‘There is no oversight:’ Staff cuts leave Ohio prison inspections to interns
‘There is no oversight:’ Staff cuts leave Ohio prison inspections to interns
CLEVELAND, Ohio – The staff of the legislative watchdog that monitors the Ohio prison system is so depleted that it uses interns to evaluate the state’s correctional facilities, authorities said.
The administrative staff of the Correctional Institution Inspection Committee has just one full-time employee. Five years ago, it had six: a director and five inspectors with backgrounds in the criminal justice system.
Because of the shortage of employees, the staff has struggled to meet its most crucial role: to write and disseminate reports to legislators and the public on the state’s 27 prisons and three juvenile facilities, according to interviews and a review of records.
The latest prison inspection reports were placed online in 2017. Five years ago, the reports were posted online within a month of a prison’s inspection.
“There are serious issues within the corrections system in Ohio, and people should be concerned that there is no oversight,” Joanna Saul, the former director of the agency, told The Plain Dealer.
Ohio prison spending
Critics say the shrinking of the staff is disturbing, as it offered a critical eye on a prison system that spent nearly $1.8 billion in 2018. The committee is the only group in Ohio that performs inspections and examines the issues that deal with inmates and the conditions inside the facilities’ walls, such as healthcare, use of force and violence, and writes reports on the issues.
The Ohio Inspector General’s office examines prisons in a separate manner, investigating complaints of fraud and misuse of state resources. The Ohio State Highway Patrol investigates major crimes.
State lawmakers are expected to assign members to the bipartisan committee from the House and Senate this week, a move that some say will determine the panel’s future – whether it exists with a single staff member or as the aggressive unit of the past.
Senior Republican leaders in the House and Senate declined to comment until the assignments are handed out. Some Democrats who have served on the committee, did not return messages seeking comment.
A shadow of the past
State legislators in 1977 formed a committee of both houses to provide an unbiased account of the workings of the prison system.
The committee was not created in response to a crisis. Instead, then-Rep. C.J. McLin Jr., a Dayton Democrat, pushed for a permanent legislative panel that would be “proactive and preventative,” according to the committee’s website.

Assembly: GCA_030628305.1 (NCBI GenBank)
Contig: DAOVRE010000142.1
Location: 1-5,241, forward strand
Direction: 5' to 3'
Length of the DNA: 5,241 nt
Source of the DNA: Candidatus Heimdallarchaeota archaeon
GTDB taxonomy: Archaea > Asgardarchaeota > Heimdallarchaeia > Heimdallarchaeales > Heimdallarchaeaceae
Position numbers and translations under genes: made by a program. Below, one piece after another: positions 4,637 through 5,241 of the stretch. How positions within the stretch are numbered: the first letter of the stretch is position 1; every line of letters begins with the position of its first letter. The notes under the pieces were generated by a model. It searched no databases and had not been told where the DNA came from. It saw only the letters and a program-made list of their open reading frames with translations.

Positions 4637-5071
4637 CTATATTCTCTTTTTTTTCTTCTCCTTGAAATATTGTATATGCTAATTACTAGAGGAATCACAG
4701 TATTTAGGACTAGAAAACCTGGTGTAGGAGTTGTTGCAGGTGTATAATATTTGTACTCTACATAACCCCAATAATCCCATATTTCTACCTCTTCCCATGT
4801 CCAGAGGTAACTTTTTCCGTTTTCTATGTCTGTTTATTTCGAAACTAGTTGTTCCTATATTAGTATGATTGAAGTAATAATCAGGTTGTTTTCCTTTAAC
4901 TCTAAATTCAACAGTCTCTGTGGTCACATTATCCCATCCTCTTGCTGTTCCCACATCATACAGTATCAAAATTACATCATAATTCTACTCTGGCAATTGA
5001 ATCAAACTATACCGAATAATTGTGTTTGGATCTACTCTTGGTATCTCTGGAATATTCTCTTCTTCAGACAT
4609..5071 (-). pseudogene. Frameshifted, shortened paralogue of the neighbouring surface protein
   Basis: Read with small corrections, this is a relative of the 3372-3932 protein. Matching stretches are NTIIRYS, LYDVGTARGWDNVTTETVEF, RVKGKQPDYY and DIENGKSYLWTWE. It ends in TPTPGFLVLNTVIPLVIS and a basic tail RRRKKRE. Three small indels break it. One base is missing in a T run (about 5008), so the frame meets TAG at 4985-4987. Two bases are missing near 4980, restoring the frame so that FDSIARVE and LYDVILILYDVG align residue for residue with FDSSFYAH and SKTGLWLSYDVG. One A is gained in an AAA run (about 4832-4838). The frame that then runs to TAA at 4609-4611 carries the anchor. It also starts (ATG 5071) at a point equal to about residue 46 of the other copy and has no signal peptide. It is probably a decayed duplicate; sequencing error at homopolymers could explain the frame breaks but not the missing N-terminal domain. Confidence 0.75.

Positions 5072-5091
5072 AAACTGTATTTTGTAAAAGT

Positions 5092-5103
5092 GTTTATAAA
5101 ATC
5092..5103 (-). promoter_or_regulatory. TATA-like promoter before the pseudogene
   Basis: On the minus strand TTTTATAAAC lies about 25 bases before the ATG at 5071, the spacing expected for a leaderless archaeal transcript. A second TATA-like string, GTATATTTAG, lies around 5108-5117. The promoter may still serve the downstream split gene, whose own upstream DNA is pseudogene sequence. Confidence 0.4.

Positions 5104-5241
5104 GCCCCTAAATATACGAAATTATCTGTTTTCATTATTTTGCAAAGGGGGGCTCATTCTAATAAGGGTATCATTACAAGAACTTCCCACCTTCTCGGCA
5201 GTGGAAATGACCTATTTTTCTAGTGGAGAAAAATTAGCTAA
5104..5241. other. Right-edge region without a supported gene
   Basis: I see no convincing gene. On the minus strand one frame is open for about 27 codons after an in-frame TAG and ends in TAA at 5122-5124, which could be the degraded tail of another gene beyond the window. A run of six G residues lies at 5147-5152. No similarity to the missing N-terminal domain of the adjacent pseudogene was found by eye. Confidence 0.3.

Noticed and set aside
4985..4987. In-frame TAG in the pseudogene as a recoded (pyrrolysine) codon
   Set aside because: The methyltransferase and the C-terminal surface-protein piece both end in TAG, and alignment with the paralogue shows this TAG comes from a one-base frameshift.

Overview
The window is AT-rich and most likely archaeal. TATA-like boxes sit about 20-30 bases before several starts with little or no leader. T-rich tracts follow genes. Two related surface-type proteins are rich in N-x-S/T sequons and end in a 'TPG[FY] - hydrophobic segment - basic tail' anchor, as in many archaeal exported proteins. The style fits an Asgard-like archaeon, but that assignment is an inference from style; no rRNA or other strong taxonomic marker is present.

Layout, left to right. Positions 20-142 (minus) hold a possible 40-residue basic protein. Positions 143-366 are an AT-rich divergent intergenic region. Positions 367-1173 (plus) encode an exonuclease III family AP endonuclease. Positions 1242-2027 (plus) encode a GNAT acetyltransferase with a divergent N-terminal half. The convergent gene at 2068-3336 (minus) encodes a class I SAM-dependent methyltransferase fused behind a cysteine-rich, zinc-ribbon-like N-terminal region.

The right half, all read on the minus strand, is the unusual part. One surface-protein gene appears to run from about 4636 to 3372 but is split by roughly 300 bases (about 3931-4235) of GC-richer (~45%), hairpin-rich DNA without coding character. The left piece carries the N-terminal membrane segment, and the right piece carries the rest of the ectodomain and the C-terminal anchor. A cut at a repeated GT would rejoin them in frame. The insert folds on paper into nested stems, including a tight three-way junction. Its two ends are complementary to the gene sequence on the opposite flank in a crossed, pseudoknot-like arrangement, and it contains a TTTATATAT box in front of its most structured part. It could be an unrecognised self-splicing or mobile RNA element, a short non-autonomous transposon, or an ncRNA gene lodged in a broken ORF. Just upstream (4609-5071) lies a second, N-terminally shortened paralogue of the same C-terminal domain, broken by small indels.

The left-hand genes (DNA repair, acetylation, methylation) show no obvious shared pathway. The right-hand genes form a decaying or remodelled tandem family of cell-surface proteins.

Today, the committee’s staff is a shadow of the unit that produced in-depth reports on contraband, gang violence, illegal drugs, prison workers’ overtime and other issues.
For example, in a 1991 report, the unit highlighted serious problems at the Southern Ohio Correctional Facility in Lucasville. It cited severe overcrowding and understaffing among prison personnel, issues that came up two years later when a riot there killed nine prisoners and one officer.
“It’s an incredibly important function to monitor the state’s prison system,” said Greta Johnson, a former member of the House who served on the committee from January 2015 through March 2017 as a Democrat from Akron. “While there are incredible interns working at the statehouse, the inspection of prisons should be done by legislators and paid staff.’’
Attorneys Alice and Staughton Lynd have worked for more than 20 years as advocates for inmates and echoed Johnson’s comments. The Lynds are known for their role in fighting the state in the early 2000s over confinement conditions at the Ohio State Penitentiary near Youngstown.
“The purpose of the Correctional Institution Inspection Committee, as defined by Ohio law, includes maintaining a continuing program of inspection of each state correctional institution and improving the condition and operation of the state’s prisons,” the Lynds said in an email.
“To have inexperienced interns investigating and evaluating what is going on in Ohio prisons is not what the statute requires.”
The staff usually has two or three interns, who are unpaid and typically in their early 20s. They are pursuing college degrees and have interests in corrections. They usually stay on for months at a time, as there is no time frame that they must follow.
In the past, their duties have included collecting and analyzing complaints from inmates and assisting on research. Because of the shortage of staff, those duties have increased to include working on inspections.
A fight over access
The committee began spiraling in May 2016, when its then-director, Saul, resigned amid what she called pressure from Republicans in the General Assembly who chafed over her attempts to gain access to medical and mental health information. It was the latest in a series of scrapes between Saul and with legislators over documents and information.
Saul, in a late-night email to the Ohio Senate before she resigned, wrote: “We have 50,000 people incarcerated, and someone should be asking questions on what happens to the people in those facilities.”